Contribution of Nage-waza actions to the Olympic performance: an observational 2004-2016 medalists' study
International journal of martial arts
Winning an Olympic medal is a sporting accomplishment that rewards well-prepared judokas. Despite many studies devoted to understanding his performance, the elite judoka remained an attractive object of investigation. The study aimed to define the technical and tactical profile of the Olympic medalists. Methods and material: The observation of 575 matches determined 6,750 Nage-waza actions performed by 112 male medalists and their opponents in four consecutive Olympic Games (2004, 2008, 2012,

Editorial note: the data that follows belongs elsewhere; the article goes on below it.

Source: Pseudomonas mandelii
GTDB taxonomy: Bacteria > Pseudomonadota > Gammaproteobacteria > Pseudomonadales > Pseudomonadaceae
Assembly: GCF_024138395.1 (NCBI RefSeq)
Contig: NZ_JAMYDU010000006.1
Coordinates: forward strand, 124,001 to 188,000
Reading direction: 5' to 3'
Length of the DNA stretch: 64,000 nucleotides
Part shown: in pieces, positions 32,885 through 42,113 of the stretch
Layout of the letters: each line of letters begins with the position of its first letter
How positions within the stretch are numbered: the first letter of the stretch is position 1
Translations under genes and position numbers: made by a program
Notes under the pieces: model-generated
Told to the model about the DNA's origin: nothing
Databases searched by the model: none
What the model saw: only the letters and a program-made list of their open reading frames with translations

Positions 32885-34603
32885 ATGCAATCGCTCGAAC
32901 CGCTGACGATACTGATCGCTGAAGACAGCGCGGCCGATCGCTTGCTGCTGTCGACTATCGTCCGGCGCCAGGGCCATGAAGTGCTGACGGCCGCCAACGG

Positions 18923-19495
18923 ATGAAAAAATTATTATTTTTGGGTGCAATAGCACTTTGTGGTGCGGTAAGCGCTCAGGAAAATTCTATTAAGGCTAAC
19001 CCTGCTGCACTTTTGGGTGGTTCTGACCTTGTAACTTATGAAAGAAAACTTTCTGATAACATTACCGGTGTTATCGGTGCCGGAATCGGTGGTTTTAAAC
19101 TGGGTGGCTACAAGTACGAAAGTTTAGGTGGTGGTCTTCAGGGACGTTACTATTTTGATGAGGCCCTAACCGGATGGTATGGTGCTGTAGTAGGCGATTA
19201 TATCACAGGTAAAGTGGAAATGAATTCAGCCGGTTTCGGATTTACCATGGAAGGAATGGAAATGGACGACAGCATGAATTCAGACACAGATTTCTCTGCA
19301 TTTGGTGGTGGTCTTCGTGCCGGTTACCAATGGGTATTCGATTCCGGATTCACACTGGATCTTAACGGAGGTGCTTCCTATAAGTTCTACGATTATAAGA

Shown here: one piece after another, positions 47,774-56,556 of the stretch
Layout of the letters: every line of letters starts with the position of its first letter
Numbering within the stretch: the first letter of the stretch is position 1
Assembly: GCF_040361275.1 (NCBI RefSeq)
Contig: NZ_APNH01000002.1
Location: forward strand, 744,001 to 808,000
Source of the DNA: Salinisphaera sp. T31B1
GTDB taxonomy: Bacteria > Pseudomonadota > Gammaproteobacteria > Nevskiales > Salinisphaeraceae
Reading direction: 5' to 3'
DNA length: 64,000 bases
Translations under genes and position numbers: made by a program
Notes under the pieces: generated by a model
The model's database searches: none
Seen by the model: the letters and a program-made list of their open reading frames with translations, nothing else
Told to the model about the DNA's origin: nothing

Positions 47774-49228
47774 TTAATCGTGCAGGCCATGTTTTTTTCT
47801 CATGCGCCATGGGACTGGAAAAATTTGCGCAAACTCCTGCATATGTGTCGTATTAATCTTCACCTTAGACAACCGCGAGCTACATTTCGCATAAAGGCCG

... d 2016). Anderson-Darling assessed the normal distribution of the data; one-way ANOVA used for inter and intra-Olympic comparisons, followed by the Post hoc Tukey test. Unbiased estimator ω 2 tested the effect size of the analysis of variance. Results: Medalists performed 6.4±2.4 attacks/match; opponents carried out 5.3±2.2 attacks/match. They have registered offensive effectiveness of 15.7±9.9% and defensive effectiveness of 95.7±4.2%. To achieve this performance, medalists executed 1.7±.6 attacks/min and their opponents' 1.4±.5 attack/min. Their technical repertoire of 10.8±3.9 techniques has shown the technical requirements at these Olympic competitions. Ashi-waza was the most preferred, but Te-waza was the most effective. Conclusion: These findings improve knowledge of the technical and tactical profile of Olympic medalists. Coaches could use them as references in judoka preparedness for future competitions.